- Rule of threes - When shooting think of three things: the shot we see right before the one you are about to take, what you are about to take, and the shot that will come immediately after.
- It's Art! - Try to make every shot well composed and interesting (a piece of art in itself).
- Think Deep Thoughts - To get the maximum sense of depth try composing your shot with 3 distinct layers: foreground, mid-ground and background. If you're shooting an establishing shot of the exterior of a building, you can setup the camera with something in the forgeound (E.g. branch). You can also frame strong lines so they lead into the frame as opposed to perpindicular to it.
- Be shallow - One of the most definable traits of film is it's shallow depth of field. You can get the most out of a small format camera by using a large aperture (small f-stop) and using the telephoto (larger focal length). If there is plenty of light I'll turn on the ND filters untill I'm able to shoot with something close to an f-2.
- Warm things up - Slide a warming card into your camera case. Warming cards are slightly blue. When you white balance on one you trick the camera into shifting the hue just a little. They make everything look a little rosier (warmer). Alternatively you can cool things down (tint blue) by white balancing on a slightly warmer/rose-colored card. Sure you can color correct in post, but this saves rendering.
Warming WB card
- Get a move on - Move the camera or move the subject. Dollies require a lot of gear and setup time. Often the move we need is only a few feet. Small jibs and sliders offer an inexpensive, simple, and effective solution. Slide rails are inexpensive, transportable, and provide an easy way to move a camera in one direction. They can also get into places where a dolly can't (E.g. on a tabletop). Small jibs can provide both horizontal and vertical movement. Small video cameras and DSLRs are lightweight enough to use the inexpensive variety of a Steadicam (without the counterbalanced/articulating arm). Even a monopod has enough weight to stablize a very light video camera. For these to be most effective you want to setup your shots with foreground, mid-ground and background elements.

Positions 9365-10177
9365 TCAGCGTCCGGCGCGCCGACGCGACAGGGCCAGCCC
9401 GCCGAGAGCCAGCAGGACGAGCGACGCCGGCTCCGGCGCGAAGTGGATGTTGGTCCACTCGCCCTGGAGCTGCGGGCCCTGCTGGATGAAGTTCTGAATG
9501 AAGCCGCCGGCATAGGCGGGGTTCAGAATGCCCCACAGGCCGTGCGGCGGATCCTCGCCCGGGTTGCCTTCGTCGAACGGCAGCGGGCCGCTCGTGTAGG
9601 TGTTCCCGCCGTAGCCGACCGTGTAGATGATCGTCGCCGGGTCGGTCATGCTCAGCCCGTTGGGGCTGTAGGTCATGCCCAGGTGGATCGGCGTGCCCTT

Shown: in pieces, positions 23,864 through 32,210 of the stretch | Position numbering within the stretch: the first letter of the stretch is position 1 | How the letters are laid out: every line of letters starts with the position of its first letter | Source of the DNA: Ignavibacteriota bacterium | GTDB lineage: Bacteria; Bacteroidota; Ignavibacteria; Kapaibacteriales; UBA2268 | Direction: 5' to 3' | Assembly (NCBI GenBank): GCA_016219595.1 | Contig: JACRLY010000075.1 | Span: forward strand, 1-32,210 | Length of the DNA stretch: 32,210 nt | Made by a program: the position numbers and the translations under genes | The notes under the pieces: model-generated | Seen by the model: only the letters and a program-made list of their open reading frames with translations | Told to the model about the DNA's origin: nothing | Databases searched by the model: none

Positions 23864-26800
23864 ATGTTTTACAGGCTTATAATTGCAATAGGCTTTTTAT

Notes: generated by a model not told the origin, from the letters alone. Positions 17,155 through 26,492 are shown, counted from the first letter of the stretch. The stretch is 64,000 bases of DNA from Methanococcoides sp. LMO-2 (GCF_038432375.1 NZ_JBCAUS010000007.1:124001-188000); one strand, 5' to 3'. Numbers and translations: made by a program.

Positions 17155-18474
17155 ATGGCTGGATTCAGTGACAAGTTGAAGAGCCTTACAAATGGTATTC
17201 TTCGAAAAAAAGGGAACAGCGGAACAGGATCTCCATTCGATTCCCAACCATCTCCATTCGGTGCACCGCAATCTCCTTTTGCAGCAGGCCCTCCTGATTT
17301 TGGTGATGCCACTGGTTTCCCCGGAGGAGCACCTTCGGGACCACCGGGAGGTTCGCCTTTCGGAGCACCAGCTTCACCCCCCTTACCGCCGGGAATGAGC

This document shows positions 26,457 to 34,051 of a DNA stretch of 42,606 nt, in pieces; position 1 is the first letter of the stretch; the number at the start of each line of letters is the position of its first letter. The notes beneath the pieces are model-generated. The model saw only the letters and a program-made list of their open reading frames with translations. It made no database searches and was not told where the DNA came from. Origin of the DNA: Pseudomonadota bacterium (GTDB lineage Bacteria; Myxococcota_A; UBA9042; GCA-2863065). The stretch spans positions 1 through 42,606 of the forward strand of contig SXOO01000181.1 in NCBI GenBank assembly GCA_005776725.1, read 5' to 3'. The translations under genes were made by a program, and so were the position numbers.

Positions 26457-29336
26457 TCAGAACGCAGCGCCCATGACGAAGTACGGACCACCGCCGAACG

Lighting - Except for shooting
B-roll in run & gun situations, always plan on lighting your subject.
I usually try to make the subject about 2 stops brighter
than the background. Yes, there are exceptions, but almost always we
need to make our subject stand out. This is especially true with interviews.
This is why you usually don't want to place subjects against a light
wall- the wall would be brighter than the subject. If nothing else, always
try to get some soft key light on
your subject. (This can sometimes be done with a reflector providing
there's a good light source to use.)
Audio - Mic your subjects appropriately. Interviews should be close mic'ed. Storytelling projects should consider audio perspective (how far the sound source is from the microphone).
Room tone - Your timeline should always
have something in it - as almost all spaces have some amount of ambient
noise. This includes, fans, air conditioners, electronics, outside background
noises, etc. When shooting at any given location always record 30-60 seconds of "room tone." This
gives you audio filler materials to use in your editing timeline to bridge
gaps between exchanges in conversations, or to cover while someone is
- Apple Final Cut Pro or Avid? http://vimeo.com/22029233
- Practice, practice, practice - Know your editing app and become comfortable and proficient using it.
- Sound Design - Audio is perhaps the most important but often overlooked production element. Come up with a strategy to make sure your soundtrack is well designed and adds to the art & effectiveness of your production.
- Make sure you have consistent audio levels (E.g. the average dialog level should be about -20).
- Audio too soft? - Normalizing it (show example). This boosts the overall gain (including noise).
- Sometimes it's good to give scenes a distinct look, such as when illustrating dreams or flashbacks. Plug-ins are 3rd party software modules that function within a host
application. For instance Boris Continuum offers a wide assortment of
effects for both After Effects and FCP. Once you purchase the plug-in
package and install it, you'll find the Boris Effects accessible through
the standard video and audio effects menus within the host application.
- Plug-ins such as Red Giant Looks and Boris Continuum are worth noting. Some can be purchased with an Academic Discount. DOn't have a discount? Get one while you're a student through B&H or JourneyEd.
- Graphics - Spend time finessing these. Come up with a graphic treatment
- Use colors and font that mesh with your content.